PULLMAN – Perhaps it’s fitting that Connor Halliday’s first start of the 2012 season might come in Las Vegas.
He’s confident, a “gunslinger,” according to his high school coach, and brings an aggressive, eyes-downfield mentality to the quarterback position that some fans have clamored for since his brilliant, 494-yard game against Arizona State last season as a freshman.
That kind of swagger can manifest itself in one of two ways.
“Since the day I’ve met him, at the end of his sophomore year, that’s the type of quarterback he is,” said Jim Sharkey, who coached Halliday at Ferris High School. “And occasionally you live with a few mistakes or turnovers. But he’s going to make a lot of big plays.”
The latter, then, is what Washington State will hope for if Halliday is given his second career start against UNLV at 6 p.m. Friday.
Jeff Tuel, who started WSU’s first two games but left in the fourth quarter of last week’s win over Eastern Washington with an apparent right knee injury, has done some throwing at practice this week but hasn’t taken any snaps with the No. 1 offense.
Tuel, wearing a knee brace, watched again on Wednesday as Halliday worked as the team’s starting quarterback during the scout period.
Coach Mike Leach hasn’t addressed and never will address the severity of Tuel’s injury, though the senior has been able to do some light jogging and has shown an upbeat attitude in practice this week despite being limited.
The coach did say, however, that he likes what he’s seen from Halliday this week.
“Thought he’s operated good, operated quick and thought he’s done a lot of really good things from the neck up,” Leach said. “He’s a guy that’s really taken advantage of his time in the film room and practice, even though he’s started out with not as many reps. So I think he’s really done good and capitalized on his time.”
Even though Halliday – who isn’t available for media interviews this week – showed enough promise last year to be considered a legitimate candidate to start this season, it surprised nobody when Tuel won the starting job during camp. He had more reps in the offense, because of Halliday’s recovery in the spring from a lacerated liver suffered against Utah last season – an injury that still didn’t prevent him from finishing that game – and Leach liked Tuel’s experience.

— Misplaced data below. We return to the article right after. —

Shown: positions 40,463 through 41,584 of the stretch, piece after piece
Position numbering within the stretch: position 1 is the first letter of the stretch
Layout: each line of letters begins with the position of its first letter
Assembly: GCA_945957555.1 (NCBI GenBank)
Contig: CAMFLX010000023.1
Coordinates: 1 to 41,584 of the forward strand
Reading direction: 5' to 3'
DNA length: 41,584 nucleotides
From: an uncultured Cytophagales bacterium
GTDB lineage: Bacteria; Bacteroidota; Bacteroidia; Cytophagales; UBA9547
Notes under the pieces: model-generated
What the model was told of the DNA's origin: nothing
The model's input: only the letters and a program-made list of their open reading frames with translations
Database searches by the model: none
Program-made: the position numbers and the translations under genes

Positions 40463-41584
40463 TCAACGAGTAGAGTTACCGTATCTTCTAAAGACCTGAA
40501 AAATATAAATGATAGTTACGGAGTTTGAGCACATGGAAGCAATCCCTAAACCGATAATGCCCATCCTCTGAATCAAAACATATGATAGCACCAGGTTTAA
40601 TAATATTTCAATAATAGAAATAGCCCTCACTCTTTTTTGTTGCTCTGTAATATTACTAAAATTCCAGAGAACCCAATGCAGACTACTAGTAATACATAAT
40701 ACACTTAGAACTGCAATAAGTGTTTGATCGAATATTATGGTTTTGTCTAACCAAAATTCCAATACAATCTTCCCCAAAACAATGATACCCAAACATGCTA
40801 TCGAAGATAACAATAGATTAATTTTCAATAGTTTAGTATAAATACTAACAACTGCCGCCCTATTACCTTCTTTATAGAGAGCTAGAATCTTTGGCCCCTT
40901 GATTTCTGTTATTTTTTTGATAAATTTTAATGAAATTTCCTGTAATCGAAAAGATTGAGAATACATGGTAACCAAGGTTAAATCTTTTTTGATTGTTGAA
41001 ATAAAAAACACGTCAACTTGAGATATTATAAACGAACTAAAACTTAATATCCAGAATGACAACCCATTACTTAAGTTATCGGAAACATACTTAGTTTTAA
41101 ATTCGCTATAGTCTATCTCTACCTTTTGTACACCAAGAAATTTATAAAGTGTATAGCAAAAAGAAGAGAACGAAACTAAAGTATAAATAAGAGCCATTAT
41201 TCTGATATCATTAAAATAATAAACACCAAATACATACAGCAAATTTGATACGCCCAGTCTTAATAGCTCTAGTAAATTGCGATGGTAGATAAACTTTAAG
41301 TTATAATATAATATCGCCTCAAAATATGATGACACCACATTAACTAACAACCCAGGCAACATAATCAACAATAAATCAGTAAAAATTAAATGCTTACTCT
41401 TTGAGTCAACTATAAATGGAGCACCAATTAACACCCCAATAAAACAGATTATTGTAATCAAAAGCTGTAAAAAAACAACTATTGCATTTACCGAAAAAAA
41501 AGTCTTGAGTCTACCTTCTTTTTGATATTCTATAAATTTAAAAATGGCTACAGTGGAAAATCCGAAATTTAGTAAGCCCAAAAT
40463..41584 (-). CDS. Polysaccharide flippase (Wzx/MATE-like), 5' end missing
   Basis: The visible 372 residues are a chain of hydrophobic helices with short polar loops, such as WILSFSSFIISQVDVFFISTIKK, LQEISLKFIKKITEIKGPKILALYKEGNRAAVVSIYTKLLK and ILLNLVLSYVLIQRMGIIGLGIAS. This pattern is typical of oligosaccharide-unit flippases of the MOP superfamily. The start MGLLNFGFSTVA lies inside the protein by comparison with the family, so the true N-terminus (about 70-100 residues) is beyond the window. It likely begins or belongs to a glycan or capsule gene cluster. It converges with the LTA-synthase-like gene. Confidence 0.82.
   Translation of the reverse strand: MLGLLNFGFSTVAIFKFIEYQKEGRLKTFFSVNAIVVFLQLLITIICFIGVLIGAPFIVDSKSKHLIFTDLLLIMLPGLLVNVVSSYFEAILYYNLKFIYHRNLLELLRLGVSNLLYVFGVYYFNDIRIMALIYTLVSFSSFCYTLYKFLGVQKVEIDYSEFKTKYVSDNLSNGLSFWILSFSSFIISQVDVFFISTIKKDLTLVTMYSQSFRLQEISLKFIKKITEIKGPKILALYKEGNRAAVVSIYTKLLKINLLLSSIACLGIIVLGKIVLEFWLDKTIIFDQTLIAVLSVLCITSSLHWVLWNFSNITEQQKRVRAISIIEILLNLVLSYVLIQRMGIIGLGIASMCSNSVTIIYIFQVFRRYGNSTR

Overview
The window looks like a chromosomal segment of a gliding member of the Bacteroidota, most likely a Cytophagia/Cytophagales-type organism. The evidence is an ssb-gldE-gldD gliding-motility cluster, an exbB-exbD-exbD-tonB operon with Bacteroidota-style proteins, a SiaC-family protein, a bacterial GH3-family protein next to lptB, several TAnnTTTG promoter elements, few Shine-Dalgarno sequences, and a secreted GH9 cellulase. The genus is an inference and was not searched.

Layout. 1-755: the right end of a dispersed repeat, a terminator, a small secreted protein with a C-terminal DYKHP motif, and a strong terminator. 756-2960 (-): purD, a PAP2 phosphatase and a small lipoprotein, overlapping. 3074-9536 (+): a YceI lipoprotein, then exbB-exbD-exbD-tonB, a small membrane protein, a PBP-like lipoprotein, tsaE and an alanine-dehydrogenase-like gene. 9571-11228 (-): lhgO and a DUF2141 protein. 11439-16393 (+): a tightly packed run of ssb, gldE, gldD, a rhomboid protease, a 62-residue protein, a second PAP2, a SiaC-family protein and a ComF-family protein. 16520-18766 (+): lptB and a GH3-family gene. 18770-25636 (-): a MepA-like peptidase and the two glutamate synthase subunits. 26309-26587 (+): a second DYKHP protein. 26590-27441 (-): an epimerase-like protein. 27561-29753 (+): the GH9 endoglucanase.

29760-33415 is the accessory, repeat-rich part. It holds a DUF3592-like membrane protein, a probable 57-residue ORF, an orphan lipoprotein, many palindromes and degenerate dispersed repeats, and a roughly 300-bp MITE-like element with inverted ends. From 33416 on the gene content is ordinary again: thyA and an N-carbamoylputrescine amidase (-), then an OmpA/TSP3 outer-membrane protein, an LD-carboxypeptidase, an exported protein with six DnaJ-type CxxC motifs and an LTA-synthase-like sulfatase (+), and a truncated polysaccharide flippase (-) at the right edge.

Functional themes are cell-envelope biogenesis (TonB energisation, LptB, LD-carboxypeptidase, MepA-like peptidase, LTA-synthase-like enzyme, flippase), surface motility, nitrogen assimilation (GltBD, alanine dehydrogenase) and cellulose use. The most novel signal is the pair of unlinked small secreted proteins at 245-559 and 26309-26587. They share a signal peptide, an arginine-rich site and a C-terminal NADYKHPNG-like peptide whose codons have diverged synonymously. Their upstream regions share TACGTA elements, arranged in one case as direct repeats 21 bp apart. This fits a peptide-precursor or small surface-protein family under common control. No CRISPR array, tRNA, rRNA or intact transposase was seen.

Halliday attended practices in the spring and did some throwing, but told reporters later that he could barely stand the pain.
“The spring ball was very tough on him, then as it really started improving in the summer he felt better,” Sharkey said. “He felt really strongly that he had a great fall camp and he competed well.”
His brief appearance in relief of Tuel on Saturday yielded mixed results. Halliday completed 5 of 11 passes for 76 yards.
The good: a 36-yard completion to Gabe Marks, WSU’s longest play from scrimmage this season.
The bad (sort of): an interception thrown at EWU’s 7-yard line on third-and-4, though the decision to throw the pass wasn’t the problem. Halliday simply didn’t put enough distance on it, or receiver Dominique Williams might have hauled it in for a touchdown.
If there are enough of those, WSU can likely live with the aggressive errors.
“I think to really be a great player, yeah, it’s got to be managed,” Leach said after Saturday’s game. “The high-reward part’s great. The high-risk part’s dangerous.”
“I just think he has the real mental makeup that he’s fearless. That’s the word I’d really describe him with,” Sharkey said. “I’ve never seen him in any situation, whether it be high school or college, where he’s afraid of the moment. He really loves the moment to have the opportunity.”
You’ll know if he gets it about the time ESPN picks up the broadcast Friday night.
“It wouldn’t be exciting if you already knew the results to everything,” Leach said. “So hang onto your seat and make sure you tune in.”